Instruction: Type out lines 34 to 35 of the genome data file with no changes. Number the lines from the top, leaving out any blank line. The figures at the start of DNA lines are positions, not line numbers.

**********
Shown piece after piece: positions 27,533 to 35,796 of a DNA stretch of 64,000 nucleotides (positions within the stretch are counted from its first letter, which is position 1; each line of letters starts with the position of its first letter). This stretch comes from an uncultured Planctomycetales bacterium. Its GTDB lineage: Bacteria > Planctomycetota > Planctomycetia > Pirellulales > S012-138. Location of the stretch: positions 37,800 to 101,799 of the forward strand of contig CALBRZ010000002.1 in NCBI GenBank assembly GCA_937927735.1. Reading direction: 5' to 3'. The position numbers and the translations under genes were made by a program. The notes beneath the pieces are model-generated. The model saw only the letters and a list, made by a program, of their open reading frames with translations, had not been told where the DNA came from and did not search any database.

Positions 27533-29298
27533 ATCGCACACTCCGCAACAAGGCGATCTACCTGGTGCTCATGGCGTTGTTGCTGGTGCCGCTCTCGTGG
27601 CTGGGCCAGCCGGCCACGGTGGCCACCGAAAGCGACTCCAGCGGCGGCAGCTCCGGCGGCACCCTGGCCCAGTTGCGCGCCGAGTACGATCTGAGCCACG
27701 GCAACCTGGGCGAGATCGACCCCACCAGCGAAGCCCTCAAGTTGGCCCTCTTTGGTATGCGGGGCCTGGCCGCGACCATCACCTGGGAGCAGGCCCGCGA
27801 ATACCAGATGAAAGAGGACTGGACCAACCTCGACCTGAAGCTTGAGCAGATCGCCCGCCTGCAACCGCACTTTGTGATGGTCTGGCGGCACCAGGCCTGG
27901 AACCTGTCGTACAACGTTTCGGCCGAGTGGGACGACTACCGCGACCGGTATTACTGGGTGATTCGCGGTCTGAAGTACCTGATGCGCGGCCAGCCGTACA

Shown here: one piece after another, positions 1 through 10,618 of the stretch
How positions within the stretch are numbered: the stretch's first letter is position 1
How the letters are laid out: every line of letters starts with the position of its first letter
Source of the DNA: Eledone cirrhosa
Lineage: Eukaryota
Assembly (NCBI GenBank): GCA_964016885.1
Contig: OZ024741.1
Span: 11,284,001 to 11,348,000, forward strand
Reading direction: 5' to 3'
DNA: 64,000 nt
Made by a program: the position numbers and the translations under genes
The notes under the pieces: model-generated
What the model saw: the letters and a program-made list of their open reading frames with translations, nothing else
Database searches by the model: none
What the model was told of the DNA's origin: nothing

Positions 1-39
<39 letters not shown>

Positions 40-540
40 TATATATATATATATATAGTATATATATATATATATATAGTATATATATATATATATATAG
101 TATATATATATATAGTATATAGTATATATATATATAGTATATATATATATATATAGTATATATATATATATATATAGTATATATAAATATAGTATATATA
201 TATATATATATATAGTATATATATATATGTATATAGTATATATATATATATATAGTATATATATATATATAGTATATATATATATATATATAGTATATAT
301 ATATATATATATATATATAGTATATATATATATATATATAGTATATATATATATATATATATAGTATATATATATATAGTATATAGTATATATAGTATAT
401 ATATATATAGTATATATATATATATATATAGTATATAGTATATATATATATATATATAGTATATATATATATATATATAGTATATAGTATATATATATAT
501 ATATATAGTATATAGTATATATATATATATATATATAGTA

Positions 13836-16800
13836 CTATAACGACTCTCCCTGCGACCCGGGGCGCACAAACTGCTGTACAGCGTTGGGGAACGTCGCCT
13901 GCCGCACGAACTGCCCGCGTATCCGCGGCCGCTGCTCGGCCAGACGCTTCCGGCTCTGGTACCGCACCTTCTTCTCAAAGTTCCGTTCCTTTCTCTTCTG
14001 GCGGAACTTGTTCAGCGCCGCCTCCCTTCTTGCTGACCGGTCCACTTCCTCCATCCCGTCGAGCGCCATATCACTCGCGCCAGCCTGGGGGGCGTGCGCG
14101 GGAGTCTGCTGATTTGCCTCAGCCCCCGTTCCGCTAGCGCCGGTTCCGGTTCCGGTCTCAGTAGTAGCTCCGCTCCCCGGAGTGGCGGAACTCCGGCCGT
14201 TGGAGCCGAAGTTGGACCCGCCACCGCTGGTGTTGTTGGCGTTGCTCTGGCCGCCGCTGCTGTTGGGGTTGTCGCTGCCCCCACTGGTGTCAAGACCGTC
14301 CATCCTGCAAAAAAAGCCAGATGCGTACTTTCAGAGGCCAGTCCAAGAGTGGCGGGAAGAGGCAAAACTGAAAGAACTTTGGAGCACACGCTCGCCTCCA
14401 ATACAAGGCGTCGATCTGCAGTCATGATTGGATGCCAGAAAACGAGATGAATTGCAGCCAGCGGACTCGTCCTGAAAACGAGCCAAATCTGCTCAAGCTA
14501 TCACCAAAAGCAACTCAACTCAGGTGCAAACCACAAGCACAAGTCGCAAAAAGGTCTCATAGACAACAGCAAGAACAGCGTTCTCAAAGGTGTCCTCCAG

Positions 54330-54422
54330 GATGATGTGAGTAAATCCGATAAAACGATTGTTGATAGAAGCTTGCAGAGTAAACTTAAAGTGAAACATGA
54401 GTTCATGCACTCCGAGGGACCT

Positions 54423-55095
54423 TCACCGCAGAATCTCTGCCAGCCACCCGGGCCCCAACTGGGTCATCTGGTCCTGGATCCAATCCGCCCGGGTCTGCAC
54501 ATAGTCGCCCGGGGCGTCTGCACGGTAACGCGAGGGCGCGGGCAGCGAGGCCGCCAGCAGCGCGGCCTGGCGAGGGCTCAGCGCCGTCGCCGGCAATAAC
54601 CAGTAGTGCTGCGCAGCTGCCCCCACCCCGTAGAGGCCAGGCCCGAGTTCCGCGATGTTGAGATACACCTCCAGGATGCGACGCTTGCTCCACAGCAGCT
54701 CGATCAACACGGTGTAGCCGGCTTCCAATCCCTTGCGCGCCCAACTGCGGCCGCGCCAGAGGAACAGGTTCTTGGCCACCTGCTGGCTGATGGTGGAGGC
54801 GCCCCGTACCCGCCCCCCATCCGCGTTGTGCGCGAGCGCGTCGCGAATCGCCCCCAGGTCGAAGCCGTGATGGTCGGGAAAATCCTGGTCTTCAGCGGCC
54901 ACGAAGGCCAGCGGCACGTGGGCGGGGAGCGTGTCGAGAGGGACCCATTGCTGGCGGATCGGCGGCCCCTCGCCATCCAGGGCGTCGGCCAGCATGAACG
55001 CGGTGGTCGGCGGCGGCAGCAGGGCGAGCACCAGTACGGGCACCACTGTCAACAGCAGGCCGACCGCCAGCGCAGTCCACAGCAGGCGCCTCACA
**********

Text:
13901 GCCGCACGAACTGCCCGCGTATCCGCGGCCGCTGCTCGGCCAGACGCTTCCGGCTCTGGTACCGCACCTTCTTCTCAAAGTTCCGTTCCTTTCTCTTCTG
14001 GCGGAACTTGTTCAGCGCCGCCTCCCTTCTTGCTGACCGGTCCACTTCCTCCATCCCGTCGAGCGCCATATCACTCGCGCCAGCCTGGGGGGCGTGCGCG